Sunday, October 7, 2012

Philippa - an opera [blog 4]

As mentioned in my previous blogs on this subject [Philippa blog I, 16 September 2012, blog 2, 18 September, and blog 3, 25 September], I have been talking to people for some years now about an opera on Philippa Duke Schuyler, the Harlem-born concert pianist who died in Vietnam rescuing schoolchildren in 1967. But now I've decided to work on the piece in the open, via my blog, until such time as someone commissions it, or the libretto (or opera) is finished. Below I've written a one-page synopsis to check if the story can fit into a digestible "two hours' traffic on the stage". Can it?

Philippa - Synopsis

This is a story of the agony of confused identity, transcended ultimately in a spirit of self-sacrifice. Prologue: May 18, 1967: the Requiem Mass at New York’s St.Patrick’s Cathedral for Philippa Duke Schuyler; and words of praise from Sammy Davis Jr, Ella Fitzgerald, President Johnson, and others. But this famous concert pianist, daughter of African-American journalist George S. Schuyler and wealthy white Texan Josephine Cogdell (Jody), died “too young” in a helicopter crash off Ðà Nãng. JODY wants to know how Philippa can “rest in peace when her potential lies unfulfilled” and rejects GEORGE’S attempts at consolation. Philippa’s life, she believes, was wasted.

Act I: In September 1966, 35 year-old PHILIPPA arrives to give concerts in then-South Vietnam at the invitation of US Ambassador Henry Cabot Lodge. She is confronted by signs of war but bridles at the protectiveness of the embassy. Her chaperone’s “stifling rules” remind her of growing up with Jody who mapped out her every move, planning for her to grow into America’s “bi-racial genius, a beacon of hope to black and white worlds”. But Philippa is no longer comfortable in either world. Life has been difficult since she ceased to be “the cute little girl, classical music’s mulatto Shirley Temple”. She has had to perform further and further off the main circuits and has desperately searched for other forms of self-expression. In Vietnam she discovers that she can slip into an aí daò and pass for Vietnamese, moving with perfect freedom through enemy territory, but this is merely “play-acting”; something she has been doing most of her life. Returning to Saigon for concerts, she wonders if she will ever find an answer to her life’s dilemmas. Then, at a convent school, a PRIEST introduces her to the ‘orphans’, offspring of American servicemen and Vietnamese women and SHE is entranced by children who are “between cultures” as she is. SHE decides to devote more time to them, but JODY has booked concerts back in the States.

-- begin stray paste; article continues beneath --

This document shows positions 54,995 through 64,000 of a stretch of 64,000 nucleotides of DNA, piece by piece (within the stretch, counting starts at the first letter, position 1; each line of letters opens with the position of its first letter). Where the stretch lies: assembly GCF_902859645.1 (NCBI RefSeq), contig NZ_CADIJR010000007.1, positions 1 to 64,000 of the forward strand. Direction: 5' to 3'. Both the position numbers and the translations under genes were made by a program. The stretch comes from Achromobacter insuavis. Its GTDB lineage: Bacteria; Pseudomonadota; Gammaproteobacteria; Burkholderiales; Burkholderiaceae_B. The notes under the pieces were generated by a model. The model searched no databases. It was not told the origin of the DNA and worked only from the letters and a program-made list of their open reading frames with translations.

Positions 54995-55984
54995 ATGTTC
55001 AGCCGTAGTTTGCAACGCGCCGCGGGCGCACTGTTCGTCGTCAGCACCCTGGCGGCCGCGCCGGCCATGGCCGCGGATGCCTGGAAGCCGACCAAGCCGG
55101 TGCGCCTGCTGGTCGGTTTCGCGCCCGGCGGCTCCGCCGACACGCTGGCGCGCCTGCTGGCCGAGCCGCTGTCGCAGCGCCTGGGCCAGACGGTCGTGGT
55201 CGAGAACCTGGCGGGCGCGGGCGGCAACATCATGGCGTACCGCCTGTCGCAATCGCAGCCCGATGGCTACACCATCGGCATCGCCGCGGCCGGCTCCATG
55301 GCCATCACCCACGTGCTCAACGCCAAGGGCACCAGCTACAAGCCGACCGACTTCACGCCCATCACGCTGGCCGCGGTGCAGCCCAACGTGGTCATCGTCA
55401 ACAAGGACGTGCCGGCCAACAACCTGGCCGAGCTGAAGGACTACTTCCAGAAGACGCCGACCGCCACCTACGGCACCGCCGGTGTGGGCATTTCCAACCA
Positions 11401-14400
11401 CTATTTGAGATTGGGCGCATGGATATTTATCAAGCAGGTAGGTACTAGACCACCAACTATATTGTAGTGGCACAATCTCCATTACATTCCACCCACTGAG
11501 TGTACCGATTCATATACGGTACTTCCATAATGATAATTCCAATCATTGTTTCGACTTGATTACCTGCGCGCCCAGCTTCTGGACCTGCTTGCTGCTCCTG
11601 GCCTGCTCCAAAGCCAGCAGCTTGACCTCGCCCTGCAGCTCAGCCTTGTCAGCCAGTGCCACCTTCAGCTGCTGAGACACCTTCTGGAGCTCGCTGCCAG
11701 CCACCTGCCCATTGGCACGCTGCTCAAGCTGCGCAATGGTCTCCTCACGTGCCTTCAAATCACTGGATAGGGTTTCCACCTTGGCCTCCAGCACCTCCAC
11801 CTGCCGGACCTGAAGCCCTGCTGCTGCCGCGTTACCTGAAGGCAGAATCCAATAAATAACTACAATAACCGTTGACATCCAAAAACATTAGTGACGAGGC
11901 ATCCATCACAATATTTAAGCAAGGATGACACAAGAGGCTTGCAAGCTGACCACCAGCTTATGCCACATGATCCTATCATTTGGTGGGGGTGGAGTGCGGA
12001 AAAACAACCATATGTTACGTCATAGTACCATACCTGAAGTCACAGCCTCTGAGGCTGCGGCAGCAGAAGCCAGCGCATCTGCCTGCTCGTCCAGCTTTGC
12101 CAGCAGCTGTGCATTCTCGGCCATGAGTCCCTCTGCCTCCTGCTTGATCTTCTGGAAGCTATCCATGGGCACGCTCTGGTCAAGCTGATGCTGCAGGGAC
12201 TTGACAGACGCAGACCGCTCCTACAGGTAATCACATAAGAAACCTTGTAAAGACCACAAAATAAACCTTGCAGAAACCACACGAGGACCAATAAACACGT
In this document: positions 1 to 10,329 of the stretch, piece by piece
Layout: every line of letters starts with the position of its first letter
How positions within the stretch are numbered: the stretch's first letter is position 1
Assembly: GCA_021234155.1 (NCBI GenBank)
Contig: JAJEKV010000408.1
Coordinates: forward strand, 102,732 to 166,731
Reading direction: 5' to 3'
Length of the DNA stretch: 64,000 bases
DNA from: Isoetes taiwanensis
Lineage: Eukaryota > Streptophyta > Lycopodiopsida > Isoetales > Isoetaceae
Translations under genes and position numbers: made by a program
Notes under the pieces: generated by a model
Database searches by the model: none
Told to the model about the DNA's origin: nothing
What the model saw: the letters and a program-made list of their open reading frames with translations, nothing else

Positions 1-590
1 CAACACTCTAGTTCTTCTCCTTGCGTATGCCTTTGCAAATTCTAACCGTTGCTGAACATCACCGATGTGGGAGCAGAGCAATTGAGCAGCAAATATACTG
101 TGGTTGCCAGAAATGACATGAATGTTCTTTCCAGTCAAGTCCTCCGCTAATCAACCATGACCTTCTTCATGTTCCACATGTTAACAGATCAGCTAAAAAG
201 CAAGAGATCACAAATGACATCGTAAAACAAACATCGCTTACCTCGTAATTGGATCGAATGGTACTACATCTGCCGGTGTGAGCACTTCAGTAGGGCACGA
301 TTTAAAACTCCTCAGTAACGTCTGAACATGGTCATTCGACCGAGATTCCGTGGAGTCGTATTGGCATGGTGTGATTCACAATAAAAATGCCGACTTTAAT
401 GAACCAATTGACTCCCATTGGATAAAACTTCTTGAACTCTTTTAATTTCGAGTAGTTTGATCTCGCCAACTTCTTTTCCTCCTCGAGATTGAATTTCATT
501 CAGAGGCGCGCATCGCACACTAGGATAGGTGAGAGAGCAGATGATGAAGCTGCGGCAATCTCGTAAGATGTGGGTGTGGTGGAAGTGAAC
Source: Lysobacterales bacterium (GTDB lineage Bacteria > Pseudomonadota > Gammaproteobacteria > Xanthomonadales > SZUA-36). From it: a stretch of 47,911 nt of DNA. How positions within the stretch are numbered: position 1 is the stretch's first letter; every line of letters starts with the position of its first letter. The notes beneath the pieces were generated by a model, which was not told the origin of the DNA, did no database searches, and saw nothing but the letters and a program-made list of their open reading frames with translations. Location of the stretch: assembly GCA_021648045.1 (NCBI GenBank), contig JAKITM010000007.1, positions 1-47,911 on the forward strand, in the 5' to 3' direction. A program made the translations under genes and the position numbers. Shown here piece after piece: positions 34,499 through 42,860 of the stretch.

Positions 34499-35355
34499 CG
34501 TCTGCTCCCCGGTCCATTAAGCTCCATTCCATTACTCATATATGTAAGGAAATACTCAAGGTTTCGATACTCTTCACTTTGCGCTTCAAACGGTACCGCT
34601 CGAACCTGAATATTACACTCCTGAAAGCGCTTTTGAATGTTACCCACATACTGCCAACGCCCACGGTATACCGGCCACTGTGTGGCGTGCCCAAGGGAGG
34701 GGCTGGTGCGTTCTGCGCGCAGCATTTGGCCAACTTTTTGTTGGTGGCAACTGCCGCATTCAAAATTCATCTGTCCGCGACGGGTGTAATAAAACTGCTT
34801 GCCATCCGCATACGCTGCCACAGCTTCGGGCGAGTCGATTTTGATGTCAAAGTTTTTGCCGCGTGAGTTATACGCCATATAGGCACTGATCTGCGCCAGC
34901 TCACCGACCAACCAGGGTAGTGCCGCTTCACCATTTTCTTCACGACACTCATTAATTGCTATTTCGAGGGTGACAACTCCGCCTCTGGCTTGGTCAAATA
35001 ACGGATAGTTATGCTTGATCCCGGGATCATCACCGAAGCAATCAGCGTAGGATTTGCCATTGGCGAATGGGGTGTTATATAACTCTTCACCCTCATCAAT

Act II: In Harlem, New York over the winter, JODY continues to plot out Philippa’s future – guaranteeing “continuity” by finding her a Mr Right (“after all those Mr Wrongs”) and mapping out a showcase career. But PHILIPPA is under no illusions; she will never play the major venues again. And she is angry with George who has arranged concerts for her with the John Birch Society. Having witnessed discrimination against black servicemen doing the work of whites in Vietnam, she has grown weary of her father’s “contrary opinions” on Civil Rights. All the old arguments arise: George and his “we’ve got to not be separate....It’s got to become unremarkable when we write a book or compose a concerto”; Philippa and her “‘closed doors’ of the whites” and her “insulting” (George’s word) desire to pass herself off as southern European... But this time PHILIPPA’s bitterness rises to a higher-than-usual peak and things are said which will be difficult to unsay.

As often happens in times of stress, JODY’s reminiscences ‘conjure’ the YOUNG PHILIPPA of the past, as she was in the 1940s, the little star, proving the greatness that can result from a ‘mixed-race’ marriage. JODY and GEORGE relive the excitement of the Harlem Renaissance when it seemed that African-Americans would break into the American mainstream via the arts and YOUNG PHILIPPA, the prodigy, plays the piano while JODY re-reads the scrapbooks that plotted Philippa’s every step of progress. JODY remembers, however, the way Philippa was struck dumb when presented with the books on her 13th birthday. “Was I a mere project?” the older PHILIPPA asks, and the playing stops.